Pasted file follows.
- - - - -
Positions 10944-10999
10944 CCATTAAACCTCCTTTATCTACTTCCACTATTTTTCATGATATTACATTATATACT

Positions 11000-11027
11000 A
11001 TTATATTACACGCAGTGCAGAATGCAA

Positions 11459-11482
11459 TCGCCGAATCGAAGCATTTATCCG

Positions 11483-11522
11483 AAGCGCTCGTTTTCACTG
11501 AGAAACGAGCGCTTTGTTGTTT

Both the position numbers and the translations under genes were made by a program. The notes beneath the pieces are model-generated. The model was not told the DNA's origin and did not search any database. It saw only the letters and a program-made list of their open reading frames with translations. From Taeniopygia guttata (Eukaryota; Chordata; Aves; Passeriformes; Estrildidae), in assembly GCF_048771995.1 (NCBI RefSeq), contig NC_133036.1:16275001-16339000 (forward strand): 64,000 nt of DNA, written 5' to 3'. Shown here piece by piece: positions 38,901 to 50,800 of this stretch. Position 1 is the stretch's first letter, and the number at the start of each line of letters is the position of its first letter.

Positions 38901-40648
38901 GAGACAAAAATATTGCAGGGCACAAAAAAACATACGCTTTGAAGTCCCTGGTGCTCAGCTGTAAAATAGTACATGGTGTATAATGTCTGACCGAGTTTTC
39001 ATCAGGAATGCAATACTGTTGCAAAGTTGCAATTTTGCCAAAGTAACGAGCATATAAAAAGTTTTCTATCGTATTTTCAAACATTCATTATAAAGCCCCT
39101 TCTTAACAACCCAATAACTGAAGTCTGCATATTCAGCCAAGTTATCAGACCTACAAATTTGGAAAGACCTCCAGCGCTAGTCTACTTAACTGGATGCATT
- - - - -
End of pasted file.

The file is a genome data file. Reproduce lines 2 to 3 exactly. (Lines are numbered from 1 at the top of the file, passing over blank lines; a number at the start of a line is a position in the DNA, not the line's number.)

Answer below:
10944 CCATTAAACCTCCTTTATCTACTTCCACTATTTTTCATGATATTACATTATATACT

Positions 11000-11027